Detroit — If you're throwing a party for 20,000 people, more than anything else you want to be ready. That's why Detroiters are keeping one eye on the clock as they race to get everything in place for the 1980 Republican National Convention. The opening session is not until July 14 but the arrangements are almost as finalized and the atmosphere here as hectic -- right down to the constantly ringing phones -- as if leaders of the Grand Old Party were moving into town tomorrow.
As her personal reminder that nothing counts like being prepared, Carol Gies, executive director of the Civic Host Committee which is coordinating most of the nonpolitical convention activities, keeps a cartoon titled "Remember Lake Placid" close by her telephone.
"It was sent to me anonymously," she explains. "The message is, 'If you ignore the basic creature comforts, nothing else matters. People have got to be rested, well-fed, and on-time.'"
If the logistics of that job fall through, she Says, "I'll get run out of town."
Detroit, which is hosting its first national political convention, is treating the event as a festive occasion which is sure to help local business and enhance the city's image as a major convention center and a city fast making a comeback from urban decay. As Detroit Mayor Coleman Young, a Democrat and Carter supporter, puts it: "The entire world will see that Detroit is indeed alive and well."
The operating theme is "Detroit loves a good party," and accordingly there will be something for almost everyone. Visitors will be welcomed the day before the convention with a gala opening regatta along the city's waterfront and invited that evening to a citywide party at the Detroit Plaza Hotel featuring, among other things, red, white, and blue popcorn.
Daily events will range from jazz concerts in the open air to ferry rides across the Detroit River to Windsor, Ontario, where eight of the state delegations will be staying. For those who do not want to forget their GOP ties , there will be elephant rides in Hart Plaza. The granite and concrete slabs there have already been weight-tested to be sure they will hold the full-sized elephant which is to be borrowed for the week from the Detroit Zoo.
So many Detroiters have volunteered their services, for everything from licking envelopes to adopting delegates and their families for the week, that the Civic Host Committee has cut back its call for outside help.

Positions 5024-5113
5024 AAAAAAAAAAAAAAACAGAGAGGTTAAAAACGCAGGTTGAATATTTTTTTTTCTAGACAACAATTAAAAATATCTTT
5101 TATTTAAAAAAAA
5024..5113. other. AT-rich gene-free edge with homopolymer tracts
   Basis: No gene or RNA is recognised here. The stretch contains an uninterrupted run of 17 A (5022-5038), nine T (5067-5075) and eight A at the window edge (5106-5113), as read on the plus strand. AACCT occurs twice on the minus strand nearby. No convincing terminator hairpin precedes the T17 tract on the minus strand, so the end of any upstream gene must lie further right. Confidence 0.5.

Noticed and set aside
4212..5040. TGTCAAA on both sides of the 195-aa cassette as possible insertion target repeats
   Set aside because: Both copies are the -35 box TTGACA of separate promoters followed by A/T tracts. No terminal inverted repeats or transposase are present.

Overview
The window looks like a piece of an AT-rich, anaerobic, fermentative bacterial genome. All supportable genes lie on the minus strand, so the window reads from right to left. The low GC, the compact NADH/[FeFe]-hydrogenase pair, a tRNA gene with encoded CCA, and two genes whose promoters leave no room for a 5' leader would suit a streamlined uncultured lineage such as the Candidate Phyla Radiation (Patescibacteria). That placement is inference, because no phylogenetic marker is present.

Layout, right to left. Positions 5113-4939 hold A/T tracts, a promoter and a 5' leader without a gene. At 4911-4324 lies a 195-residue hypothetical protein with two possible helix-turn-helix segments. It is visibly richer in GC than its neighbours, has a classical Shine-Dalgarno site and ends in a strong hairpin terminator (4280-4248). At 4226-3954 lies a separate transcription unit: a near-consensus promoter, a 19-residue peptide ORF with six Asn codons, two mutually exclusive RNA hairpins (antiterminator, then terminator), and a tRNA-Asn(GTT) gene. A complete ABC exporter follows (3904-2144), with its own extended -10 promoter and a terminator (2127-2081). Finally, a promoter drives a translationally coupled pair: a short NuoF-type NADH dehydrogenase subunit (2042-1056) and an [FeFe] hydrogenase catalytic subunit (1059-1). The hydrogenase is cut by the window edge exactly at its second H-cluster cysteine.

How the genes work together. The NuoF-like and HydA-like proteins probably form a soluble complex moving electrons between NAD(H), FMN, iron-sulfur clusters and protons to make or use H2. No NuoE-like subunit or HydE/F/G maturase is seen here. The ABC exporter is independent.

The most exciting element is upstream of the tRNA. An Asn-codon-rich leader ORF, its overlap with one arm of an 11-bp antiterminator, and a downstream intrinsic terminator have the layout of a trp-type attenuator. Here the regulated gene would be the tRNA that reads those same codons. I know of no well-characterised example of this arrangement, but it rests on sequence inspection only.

"Volunteers were told right away that there would be no passes to the convention floor but that didn't seem to scare many of them off," notes Mrs. Gies.
Her committee was also surprised by the turnout of 450 businessmen with souvenir ideas ranging from neon elephants to red, white,and blue clocks as fund-raising ideas.
"We thought we'd be working in a vacuum but the businesses converged on us," says Mrs. Gies.
Ultimately the committee decided to spread the risk and ensure the constant availability of supplies by contracting with a direct-order mail firm for official souvenirs from T-shirts to paperweights.
All Detroit businesses and public service people have been warned to expect an abundance of questions and plenty of activity at odd hours, before and after the evening sessions. But, contrary to some reports which surfaced a few weeks ago, cab drivers have not been told they must keep their political opinions to themselves.
Rather, the last line of a draft brochure of advice for service industry personnel warned that emotions run high during such conventions and that an offhand political remark might easily offend. According to Mrs. Gies, that observation got picked up by a local newspaper and carried by the wire services to the point where she was awakened one morning at 6:30 by a call from a New York radio station asking how it was that she had happened to tell Detroit cabbies to "shut up and drive." She contends the advice, no longer in the brochure, was blown out of all proportion and that Detroit cab drivers are as free as anyone else to say what they wish.
The line between politics and civic hosting, however, occasionally runs thin, and one place where convention organizers are having to draw it firmly is on any reimbursement for parties arranged for state GOP delegations. Technically any money used for hosting these parties must not be raised by political organizations for political purposes, such as promoting candidates or platform items. Details on fund-raising, so far entirely drawn from private business, and spending must be supplied to the Civic Host Committee. And hosts, wile most likely to be Republican, are asked to be on their best political behavior.
"We're asking hosts to be careful about stating their GOP preferences," explains Ranny Riecker, chairman of the Republican Host Committee and the Republican National Committeewoman from Michigan.
While Detroiters have more than generous in offering to roll out the red carpet for convention-goers, Mrs. Riecker admits there is one frequent and well-intentioned offer that "drives me wild." It is from people who want to plan special entertainment for the wives.
"We on the national committee and here in the state of Michigan have worked hard to have at least 50 percent women as delegates," says Mrs. Riecker. "In any case, I don't think the women coming would be as interested in a cooking demonstration as in a political demonstration."
Some may count it a sign of the times that Cobo Hall, the nation's second-largest convention hall, will actually be used as a media rather than a convention headquarters. Twice as many newspaper and broadcasting representatives are expected as total delegates and alternates. The convention itself will be held in neighboring Joe Louis Arena, which has more and better seating, according to Paul Clark of the Republican National Convention staff. He notes that construction work on podiums and press platforms in the arena will begin the first week in June.